The owner of two shops that sold books, music and other items, as well as rented movies, got a favorable ruling regarding his adjusted gross income tax owed in the Indiana Tax Court Friday.
John von Erdmannsdorff has operated Von’s Shops in West Lafayette since 1968, where he sells comic books, music and other gifts. Another site at issue sold comic books and rented VHS movies. The Department of State Revenue audited Von’s Shops for the 2007 and 2008 tax years, which led to the department discovering no federal or state income tax returns have been filed. The audit expanded and led to the DOR using the best information available to calculate the shops’ Indiana adjusted gross income tax liabilities. It relied on a sales financial ratio derived from BizStats, an online provider of free business stats and financial ratios, to estimate Von’s Shops’ cost of goods sold.
The von Erdmannsdorffs protested the $244,686.87 assessment, providing copies of their 2000 through 2009 income tax returns prepared by a CPA firm, two inventories of Von’s Shops derived from inventories as of Jan. 1, 2000, and Jan. 1, 2010, and several credit card statements. The DOR upheld its findings, leading to the original tax appeal in 2011.
Both parties dispute the credibility of each other’s designated evidence. The DOR claimed that the von Erdmannsdorffs couldn’t offer evidence generated post audit. But Judge Martha Wentworth pointed out, “Neither the statutes nor the case law upon which the Department relied support its claim that only contemporaneously prepared and maintained books and records may rebut the presumption of correctness afforded to its BIA Assessments as a matter of law.”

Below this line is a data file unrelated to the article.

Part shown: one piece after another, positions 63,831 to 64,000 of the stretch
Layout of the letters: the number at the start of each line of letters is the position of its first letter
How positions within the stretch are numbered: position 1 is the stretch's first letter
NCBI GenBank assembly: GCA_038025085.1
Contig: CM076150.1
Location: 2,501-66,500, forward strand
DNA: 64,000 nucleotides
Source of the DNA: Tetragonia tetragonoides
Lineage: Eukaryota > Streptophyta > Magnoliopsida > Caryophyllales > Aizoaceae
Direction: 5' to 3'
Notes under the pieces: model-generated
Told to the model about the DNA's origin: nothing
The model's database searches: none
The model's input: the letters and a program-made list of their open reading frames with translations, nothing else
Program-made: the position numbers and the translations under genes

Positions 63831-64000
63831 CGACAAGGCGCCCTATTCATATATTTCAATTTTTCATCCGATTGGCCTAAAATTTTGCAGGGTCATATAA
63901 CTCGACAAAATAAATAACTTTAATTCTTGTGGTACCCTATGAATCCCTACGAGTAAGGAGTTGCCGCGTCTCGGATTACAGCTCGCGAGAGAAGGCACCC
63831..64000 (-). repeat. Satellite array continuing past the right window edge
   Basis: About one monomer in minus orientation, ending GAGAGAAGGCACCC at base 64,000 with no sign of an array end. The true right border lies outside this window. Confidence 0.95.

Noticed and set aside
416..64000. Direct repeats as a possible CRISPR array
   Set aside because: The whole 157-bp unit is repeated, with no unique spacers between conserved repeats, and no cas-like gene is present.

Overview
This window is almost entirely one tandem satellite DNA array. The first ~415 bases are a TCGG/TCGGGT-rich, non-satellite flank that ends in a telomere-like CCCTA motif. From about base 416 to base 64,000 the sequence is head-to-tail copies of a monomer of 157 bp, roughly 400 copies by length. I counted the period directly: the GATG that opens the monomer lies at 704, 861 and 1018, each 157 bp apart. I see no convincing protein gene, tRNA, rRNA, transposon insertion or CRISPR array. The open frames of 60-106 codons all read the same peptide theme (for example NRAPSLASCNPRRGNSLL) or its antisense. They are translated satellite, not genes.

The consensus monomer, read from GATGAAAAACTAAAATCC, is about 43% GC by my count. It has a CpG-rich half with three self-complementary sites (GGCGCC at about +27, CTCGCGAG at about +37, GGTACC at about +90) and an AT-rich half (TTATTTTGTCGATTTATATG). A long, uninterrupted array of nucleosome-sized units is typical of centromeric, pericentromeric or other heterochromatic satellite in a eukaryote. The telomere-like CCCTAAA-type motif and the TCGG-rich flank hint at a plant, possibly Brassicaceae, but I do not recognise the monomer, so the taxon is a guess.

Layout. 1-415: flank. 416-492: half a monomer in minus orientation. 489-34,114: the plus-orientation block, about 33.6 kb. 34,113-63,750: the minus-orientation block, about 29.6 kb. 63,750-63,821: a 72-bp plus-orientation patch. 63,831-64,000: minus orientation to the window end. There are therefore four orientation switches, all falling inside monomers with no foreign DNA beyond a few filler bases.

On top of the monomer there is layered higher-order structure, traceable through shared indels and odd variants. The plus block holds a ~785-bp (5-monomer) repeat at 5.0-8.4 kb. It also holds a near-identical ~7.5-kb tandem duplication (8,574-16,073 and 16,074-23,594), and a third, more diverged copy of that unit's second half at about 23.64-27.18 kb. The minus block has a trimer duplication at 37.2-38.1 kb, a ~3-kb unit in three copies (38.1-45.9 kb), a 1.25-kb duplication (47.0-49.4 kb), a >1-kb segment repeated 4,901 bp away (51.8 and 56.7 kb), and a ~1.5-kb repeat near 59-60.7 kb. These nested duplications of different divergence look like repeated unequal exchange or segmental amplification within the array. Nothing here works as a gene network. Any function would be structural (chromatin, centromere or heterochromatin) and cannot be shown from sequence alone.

Wentworth also determined that the credibility issue couldn’t be determined on summary judgment and denied the state’s motion with regard to this issue.
Also, both parties agreed that the DOR’s methodology for computing the von Erdmannsdorffs’ Indiana adjusted gross income did not comport with the law. It does not matter, as the DOR argued, that the errors actually decreased the adjusted gross income by nearly half a million dollars for the years at issue, Wentworth ruled, because once raised, this issue must be resolved based on what the law requires.
As such, she granted the couple’s motion for partial summary judgment on this issue in John and Sylvia Von Erdmannsdorff v. Indiana Department of State Revenue, 49T10-1112-TA-93
Wentworth noted she would direct the parties regarding the remaining issues for trial under separate cover.
In a memorandum decision also issued Friday in this case, Wentworth granted the von Erdmannsdorffs’ motions to strike with respect to the DOR’s statements and designated evidence regarding the couple’s purported failure to file income tax returns for the dates before the years at issue. Wentworth denied their motions to strike with respect to the depositions, statements regarding the inventory records and statements regarding BizStats.